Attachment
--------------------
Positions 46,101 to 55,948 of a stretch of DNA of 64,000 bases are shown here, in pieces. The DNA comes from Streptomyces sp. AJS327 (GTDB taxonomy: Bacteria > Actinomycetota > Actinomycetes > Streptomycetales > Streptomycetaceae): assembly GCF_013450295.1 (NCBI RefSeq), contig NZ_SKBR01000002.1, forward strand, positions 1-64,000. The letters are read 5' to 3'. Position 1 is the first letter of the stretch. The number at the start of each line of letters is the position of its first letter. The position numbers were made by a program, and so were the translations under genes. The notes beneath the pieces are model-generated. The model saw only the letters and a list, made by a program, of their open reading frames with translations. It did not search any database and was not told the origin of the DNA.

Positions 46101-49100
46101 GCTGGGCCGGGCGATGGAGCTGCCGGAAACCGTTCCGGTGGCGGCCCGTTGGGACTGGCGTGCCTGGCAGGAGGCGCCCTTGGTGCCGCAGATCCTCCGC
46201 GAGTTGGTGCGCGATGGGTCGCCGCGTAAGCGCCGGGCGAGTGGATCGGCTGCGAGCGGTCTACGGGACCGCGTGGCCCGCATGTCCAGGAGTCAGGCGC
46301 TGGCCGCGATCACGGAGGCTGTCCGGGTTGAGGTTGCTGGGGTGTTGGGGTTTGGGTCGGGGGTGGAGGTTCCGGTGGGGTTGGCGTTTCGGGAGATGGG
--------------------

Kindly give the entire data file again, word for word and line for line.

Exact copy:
Positions 46,101 to 55,948 of a stretch of DNA of 64,000 bases are shown here, in pieces. The DNA comes from Streptomyces sp. AJS327 (GTDB taxonomy: Bacteria > Actinomycetota > Actinomycetes > Streptomycetales > Streptomycetaceae): assembly GCF_013450295.1 (NCBI RefSeq), contig NZ_SKBR01000002.1, forward strand, positions 1-64,000. The letters are read 5' to 3'. Position 1 is the first letter of the stretch. The number at the start of each line of letters is the position of its first letter. The position numbers were made by a program, and so were the translations under genes. The notes beneath the pieces are model-generated. The model saw only the letters and a list, made by a program, of their open reading frames with translations. It did not search any database and was not told the origin of the DNA.

Positions 46101-49100
46101 GCTGGGCCGGGCGATGGAGCTGCCGGAAACCGTTCCGGTGGCGGCCCGTTGGGACTGGCGTGCCTGGCAGGAGGCGCCCTTGGTGCCGCAGATCCTCCGC
46201 GAGTTGGTGCGCGATGGGTCGCCGCGTAAGCGCCGGGCGAGTGGATCGGCTGCGAGCGGTCTACGGGACCGCGTGGCCCGCATGTCCAGGAGTCAGGCGC
46301 TGGCCGCGATCACGGAGGCTGTCCGGGTTGAGGTTGCTGGGGTGTTGGGGTTTGGGTCGGGGGTGGAGGTTCCGGTGGGGTTGGCGTTTCGGGAGATGGG